Music, Pop Culture

10 songs that’ll have you deleting Drake from your summer playlist

I guarantee you'll be saying "Um, Drake, who?" in no time.

Summer is my favorite season. 

It gets a bad rap, especially here in New York, where the weather tends to reach unbearable levels by the beginning of July. But being both an August baby and from a Caribbean background, there’s just something about the warmth and the sunshine that energizes me and leaves me at peak performance levels.

More than that though, some of my strongest childhood memories are of summertime barbecues at my grandmother’s house. The most important theme of these parties (besides the trays and trays full of delicious Jamaican food) was the music. Hip hop, reggae, soca, and most importantly, dancehall. In recent years, dancehall has become somewhat of a trend among Top 40 artists. Non-Jamaican artists like Drake and Ed Sheeran have both sampled dancehall beats and elements in some of their most successful hits to date.

[bctt tweet=”In recent years, dancehall has become somewhat of a trend among Top 40 artists.” username=”wearethetempest”]

However, as is true in all cases of cultural appropriation, there is a conversation of whether or not actual Jamaican artists are getting credit where credit is due. So, if you’re someone who finds yourself singing along to “One Dance” and “Blem” but cannot name a dancehall song, don’t worry, I’ve got you covered. Here are ten dancehall tunes that will make you want to whine up yuh waist all the way to the closest bashment party:

1. “Fever” by Vybz Kartel

If you play this song in front of a group of Caribbean girls, I guarantee that they will go wild. It’s pretty much impossible to ignore this song once it’s on. And it’s by the King Kartel himself, why you would want to?

2. So Mi Like It” by Spice

Spice is all about owning the sexually explicit lyrics that is indicative of true dancehall. This song is no different. Over the thumping bass line, Spice sings confidently about what she likes to do in her boudoir. If the male artists can talk sex in their songs, so can (and should) the women.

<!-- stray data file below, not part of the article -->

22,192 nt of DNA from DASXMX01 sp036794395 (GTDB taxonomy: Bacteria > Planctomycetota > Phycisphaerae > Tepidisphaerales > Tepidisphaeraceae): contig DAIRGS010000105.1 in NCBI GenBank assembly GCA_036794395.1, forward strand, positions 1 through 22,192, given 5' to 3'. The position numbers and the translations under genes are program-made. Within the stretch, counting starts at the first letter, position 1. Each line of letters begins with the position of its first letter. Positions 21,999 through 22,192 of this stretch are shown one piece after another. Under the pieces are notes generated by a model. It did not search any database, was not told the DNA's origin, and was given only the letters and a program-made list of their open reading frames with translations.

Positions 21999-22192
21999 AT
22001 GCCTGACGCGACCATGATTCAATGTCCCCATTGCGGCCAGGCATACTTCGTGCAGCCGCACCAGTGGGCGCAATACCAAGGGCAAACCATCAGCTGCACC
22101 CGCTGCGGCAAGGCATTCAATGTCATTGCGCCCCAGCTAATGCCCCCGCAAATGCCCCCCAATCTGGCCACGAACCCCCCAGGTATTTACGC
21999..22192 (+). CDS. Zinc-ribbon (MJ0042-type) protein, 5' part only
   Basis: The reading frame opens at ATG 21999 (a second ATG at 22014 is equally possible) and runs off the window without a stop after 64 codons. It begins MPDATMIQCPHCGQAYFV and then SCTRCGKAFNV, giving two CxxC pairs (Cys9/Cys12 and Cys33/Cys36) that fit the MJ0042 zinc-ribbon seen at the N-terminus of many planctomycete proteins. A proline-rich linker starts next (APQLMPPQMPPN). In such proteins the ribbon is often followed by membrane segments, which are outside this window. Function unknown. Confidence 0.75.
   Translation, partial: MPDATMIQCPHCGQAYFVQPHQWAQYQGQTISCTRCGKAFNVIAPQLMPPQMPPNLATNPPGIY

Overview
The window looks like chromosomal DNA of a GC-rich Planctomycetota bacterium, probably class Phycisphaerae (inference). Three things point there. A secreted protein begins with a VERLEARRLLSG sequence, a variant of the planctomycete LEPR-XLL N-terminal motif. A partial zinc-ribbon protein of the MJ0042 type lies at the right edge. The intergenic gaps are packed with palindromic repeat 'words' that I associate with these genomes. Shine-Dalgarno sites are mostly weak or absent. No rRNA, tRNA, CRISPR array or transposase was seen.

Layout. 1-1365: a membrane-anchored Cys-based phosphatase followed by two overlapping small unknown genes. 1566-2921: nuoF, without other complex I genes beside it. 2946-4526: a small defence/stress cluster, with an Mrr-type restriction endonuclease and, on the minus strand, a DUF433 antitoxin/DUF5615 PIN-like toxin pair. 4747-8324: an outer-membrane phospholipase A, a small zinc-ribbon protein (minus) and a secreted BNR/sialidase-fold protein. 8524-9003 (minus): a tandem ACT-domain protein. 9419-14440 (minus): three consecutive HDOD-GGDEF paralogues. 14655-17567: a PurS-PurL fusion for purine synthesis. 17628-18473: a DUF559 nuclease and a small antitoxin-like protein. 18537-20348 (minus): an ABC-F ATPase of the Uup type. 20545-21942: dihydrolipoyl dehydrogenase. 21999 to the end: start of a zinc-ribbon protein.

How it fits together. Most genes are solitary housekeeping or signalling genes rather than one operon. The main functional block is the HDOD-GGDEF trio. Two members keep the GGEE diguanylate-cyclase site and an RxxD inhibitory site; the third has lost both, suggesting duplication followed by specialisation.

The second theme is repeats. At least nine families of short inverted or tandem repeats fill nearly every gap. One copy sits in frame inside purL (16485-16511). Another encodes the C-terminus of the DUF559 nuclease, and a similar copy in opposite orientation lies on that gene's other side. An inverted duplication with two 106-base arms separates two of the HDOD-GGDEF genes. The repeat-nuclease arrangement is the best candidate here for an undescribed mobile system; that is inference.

3. “I Know There’s Gonna Be Good Times (Dre Skull Remix)” by Jamie xx, Popcaan, Assassin, Konshens, and Kranium

There’s a cast of characters on here that keeps song full of vibes throughout its entirety. This song best played just before the party, while you’re doing your makeup and trying to decide the best outfit to wear.

4. “Love Yuh Bad by Popcaan

If the chorus of this song sounds familiar to you, it’s because Drake sampled it on the song “Too Good.” This tranquil and idyllic video alone is enough for me to keep this song on repeat.

5. “Boom and Bend Over” by J Capri

J Capri, an artist and performer who died far too soon, managed to create a bunch of classics during her short career. This song is one of those classics.

6. “Whine & Kotch” by Charly Black and J Capri

In this one, Charly Black called on young J Capri to create another dancehall tune that will never get old.

7. “Loodi” by Shenseea and Vybz Kartel

Newcomer Shenseea hopped on this song with Kartel and the result is a catchy chorus that gets stuck in my head at least once a week.


PartyNextDoor, a Toronto native who is mainly known for his R&B songs, dug deep and connected with his Caribbean roots on this song.

9.  “Wine To The Top” by Vybz Kartel and Wizkid

Nigerian artist Wizkid put Kartel on this track and managed to a create a song that is both dancehall and afrobeats in equal parts.

10. “We Can” by Kranium and Tory Lanez

Kranium teamed up with Toronto-born artist Tory Lanez for this one. And unlike Drake, Lanez is actually of Caribbean descent.

Summer is best when surrounded by good friends, good food, and of course good music. Keep a few of these tracks on repeat through August and I guarantee that not only will you fall in love with the season, but you’ll be saying “Um, Drake who?” in no time.

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    Shanicka is a Senior Pop Culture Editor at The Tempest. A writer of Jamaican descent living in New York, she believes pop culture is a necessary and accessible way to observe and critique society. Often and without prompting, she enjoys talking about Harry Styles, BTS, her year abroad in London, and the complexities of the Caribbean diaspora.